For routine diagnostics and low-grade infection detection
The microsporidium Enterocytozoon hepatopenaei (EHP) infects penaeid shrimp and has been considered a critical threat to shrimp aquaculture, causing serious economic losses at shrimp farms in several Asian countries. The target organs include the hepatopancreas and midgut, so EHP infection can affect digestive and absorptive function, resulting in growth retardation. Shrimp could be infected with EHP by cannibalism or by feeding on EHP contaminated live feeds.
EHP diagnosis methods targeting SSU rRNA sequence
Several EHP diagnostic methods have been developed based on the small subunit (SSU) rRNA, including PCR, qPCR, in situ hybridization, and loop-mediated isothermal amplification assays. However, SSU rRNA sequences are not highly specific in discriminating microsporidia and SSU rRNA-based PCR methods may generate false positives in non-shrimp samples. For example, the EHP’s SSU rRNA sequence shared a 90 percent similarity to that of Enterospora canceri that infects marine crabs. Therefore, a more specific PCR method is needed for EHP diagnostics.
New EHP diagnosis method targeting EHP β-tubulin gene
Consequently, we developed a new EHP diagnosis method with two sets of primers designed based on the β-tubulin gene sequence (GenBank No. KX842357, Table 1).
Han, EHP detection, Table 1
|Primer name||Sequence (5’ to 3’)||Amplicon size (bp)|
|β-tubulin 1st-step PCR|
|β-tubulin 2nd-step (nested) PCR|
A first-step PCR was carried out with the primers EHP-618F/R under the following cycling conditions: initial denaturation at 94 degrees-C for 3 minutes, followed by 35 cycles of 94 degrees-C for 30 seconds, 58 degrees-C for 30 seconds, and 72 degrees-C for 30 seconds, and a final extension at 72 degrees-C for 7 minutes.
Then, a second-step (nested) PCR was carried out with the internal primers EHP-237F/R under the following cycling conditions: initial denaturation at 94 degrees-C for 3 minutes, followed by 20 cycles of 94 degrees-C for 30 seconds, 58 degrees-C for 30 seconds, and 72 degrees-C for 30 seconds, and a final extension at 72 degrees-C for 7 minutes.
The second step (nested) PCR is 100-fold more sensitive than the first-step PCR (Fig. 1), and is thus suitable for detecting a low level EHP infection.
Field samples study – first-step PCR assay
To compare the sensitivity in field samples, we applied several EHP-infected shrimp samples (n = 22) collected from Southeast Asian countries (Vietnam, India, Thailand, and Indonesia) and EHP-positive brine shrimp artemia spp. (n = 6; all at adult stage) determined by an EHP SSU rRNA PCR (PCR products correspond to accession no. KP759285) to the first-step PCR assay. After the 1st-step PCR, 618-bp amplicons were generated from all EHP samples (n = 22) from various shrimp farms in the countries named above (Fig. 2).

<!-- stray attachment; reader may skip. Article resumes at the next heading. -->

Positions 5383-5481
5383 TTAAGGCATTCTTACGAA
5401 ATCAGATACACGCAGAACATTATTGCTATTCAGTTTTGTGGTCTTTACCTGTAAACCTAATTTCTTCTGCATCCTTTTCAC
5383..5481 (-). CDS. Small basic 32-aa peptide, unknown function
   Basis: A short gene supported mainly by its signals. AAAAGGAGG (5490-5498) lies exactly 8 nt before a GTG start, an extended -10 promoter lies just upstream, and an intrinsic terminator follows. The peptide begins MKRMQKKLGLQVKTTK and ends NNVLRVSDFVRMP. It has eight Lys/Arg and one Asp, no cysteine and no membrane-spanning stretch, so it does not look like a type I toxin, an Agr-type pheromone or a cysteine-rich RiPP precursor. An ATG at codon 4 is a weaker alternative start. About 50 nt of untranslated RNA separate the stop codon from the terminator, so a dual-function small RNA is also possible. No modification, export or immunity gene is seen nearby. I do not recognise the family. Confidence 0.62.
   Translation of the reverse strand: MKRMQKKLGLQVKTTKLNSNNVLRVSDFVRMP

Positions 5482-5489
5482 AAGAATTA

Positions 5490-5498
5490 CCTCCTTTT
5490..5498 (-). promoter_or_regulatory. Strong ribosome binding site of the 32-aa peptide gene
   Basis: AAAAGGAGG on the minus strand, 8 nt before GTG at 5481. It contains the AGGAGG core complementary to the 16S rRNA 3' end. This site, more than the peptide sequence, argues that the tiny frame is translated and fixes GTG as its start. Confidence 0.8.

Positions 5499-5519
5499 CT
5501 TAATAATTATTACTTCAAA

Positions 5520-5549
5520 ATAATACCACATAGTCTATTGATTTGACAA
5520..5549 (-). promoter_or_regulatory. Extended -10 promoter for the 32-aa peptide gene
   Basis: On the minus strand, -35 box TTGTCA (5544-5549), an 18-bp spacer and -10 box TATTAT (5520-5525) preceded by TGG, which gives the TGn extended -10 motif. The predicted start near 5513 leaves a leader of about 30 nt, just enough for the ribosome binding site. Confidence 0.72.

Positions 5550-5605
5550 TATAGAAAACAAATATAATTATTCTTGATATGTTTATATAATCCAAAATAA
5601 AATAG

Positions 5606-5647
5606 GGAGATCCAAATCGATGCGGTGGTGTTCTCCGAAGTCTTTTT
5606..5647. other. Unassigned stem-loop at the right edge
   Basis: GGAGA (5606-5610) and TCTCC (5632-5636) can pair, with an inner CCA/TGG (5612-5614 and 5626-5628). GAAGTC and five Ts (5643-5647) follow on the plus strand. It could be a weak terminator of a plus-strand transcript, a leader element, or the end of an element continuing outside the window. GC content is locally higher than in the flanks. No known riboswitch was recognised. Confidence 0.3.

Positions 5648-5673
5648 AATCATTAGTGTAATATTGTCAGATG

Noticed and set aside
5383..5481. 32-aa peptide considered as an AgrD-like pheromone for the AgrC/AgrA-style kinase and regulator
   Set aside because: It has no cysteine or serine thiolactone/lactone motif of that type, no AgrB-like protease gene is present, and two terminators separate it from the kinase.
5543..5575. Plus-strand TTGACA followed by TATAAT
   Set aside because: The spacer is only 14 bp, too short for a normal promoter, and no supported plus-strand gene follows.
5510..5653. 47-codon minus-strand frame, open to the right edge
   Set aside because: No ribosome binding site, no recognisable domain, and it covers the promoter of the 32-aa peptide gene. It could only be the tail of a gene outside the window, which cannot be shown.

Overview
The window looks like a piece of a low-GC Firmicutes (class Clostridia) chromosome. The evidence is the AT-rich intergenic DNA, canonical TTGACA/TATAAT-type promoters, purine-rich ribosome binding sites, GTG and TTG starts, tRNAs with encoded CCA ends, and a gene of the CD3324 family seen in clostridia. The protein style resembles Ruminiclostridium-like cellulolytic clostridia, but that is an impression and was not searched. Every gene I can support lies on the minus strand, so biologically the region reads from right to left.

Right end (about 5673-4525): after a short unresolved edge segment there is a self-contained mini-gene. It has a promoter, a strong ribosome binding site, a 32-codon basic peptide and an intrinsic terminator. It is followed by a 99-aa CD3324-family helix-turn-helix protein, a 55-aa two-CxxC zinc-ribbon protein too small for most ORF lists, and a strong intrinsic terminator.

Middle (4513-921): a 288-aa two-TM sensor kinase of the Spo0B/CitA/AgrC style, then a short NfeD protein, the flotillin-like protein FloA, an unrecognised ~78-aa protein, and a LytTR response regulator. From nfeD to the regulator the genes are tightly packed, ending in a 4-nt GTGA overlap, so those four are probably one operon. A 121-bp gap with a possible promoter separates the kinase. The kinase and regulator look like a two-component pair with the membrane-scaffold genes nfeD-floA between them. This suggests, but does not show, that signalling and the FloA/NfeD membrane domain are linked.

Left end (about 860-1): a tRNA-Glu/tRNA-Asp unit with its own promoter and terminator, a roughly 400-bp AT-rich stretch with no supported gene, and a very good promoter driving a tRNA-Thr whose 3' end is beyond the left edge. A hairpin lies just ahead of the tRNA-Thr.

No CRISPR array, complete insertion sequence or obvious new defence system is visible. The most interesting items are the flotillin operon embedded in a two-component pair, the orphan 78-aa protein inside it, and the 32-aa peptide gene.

The first-step PCR assay is simple and fast. However, it did not generate any amplicons from the EHP-positive artemia biomass samples (n = 6), which might be due to low quantities of EHP present in these samples (Fig. 2).
Field samples study – second-step (nested) PCR assay
After the second-step (nested) PCR, a DNA fragment of 237-bp was observed in all EHP samples (n = 22), including those from the artemia biomass samples (Fig. 3). Diagnostic results obtained by this nested PCR method are beneficial for monitoring of shrimp with low levels of EHP infection. Also, this method is helpful to detect EHP in live feed (such as artemia), which is important in the field because live feed is a potential risk for EHP infection.
In this study, we developed a nested PCR method using β-tubulin gene sequences. This new PCR method is specific to EHP and can be used in routine diagnostics. Also, this method is useful to detect low-grade EHP infection. Additionally, we detected EHP in artemia samples by this nested PCR method. It suggests the possibility of EHP transfer from the live feed to shrimp broodstock. In fields, shrimp could be infected with EHP by feeding on EHP contaminated live feed such as artemia. Further laboratory experiments are required to figure out the infectivity of the EHP infected artemia in shrimp.
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Jee Eun Han, DVM, Ph.D.
Laboratory of Aquatic Biomedicine
College of Veterinary Medicine
Kyungpook National University
Daegu 41566, Korea
Kathy F.J. Tang, Ph.D.
Yellow Sea Fisheries Research Institute
Chinese Academy of Fishery Sciences
Qingdao 266071, China
Ji Hyung Kim, Ph.D.
Infectious Disease Research Center
Korea Research Institute of Bioscience and Biotechnology
Daejeon 34141, Republic of Korea
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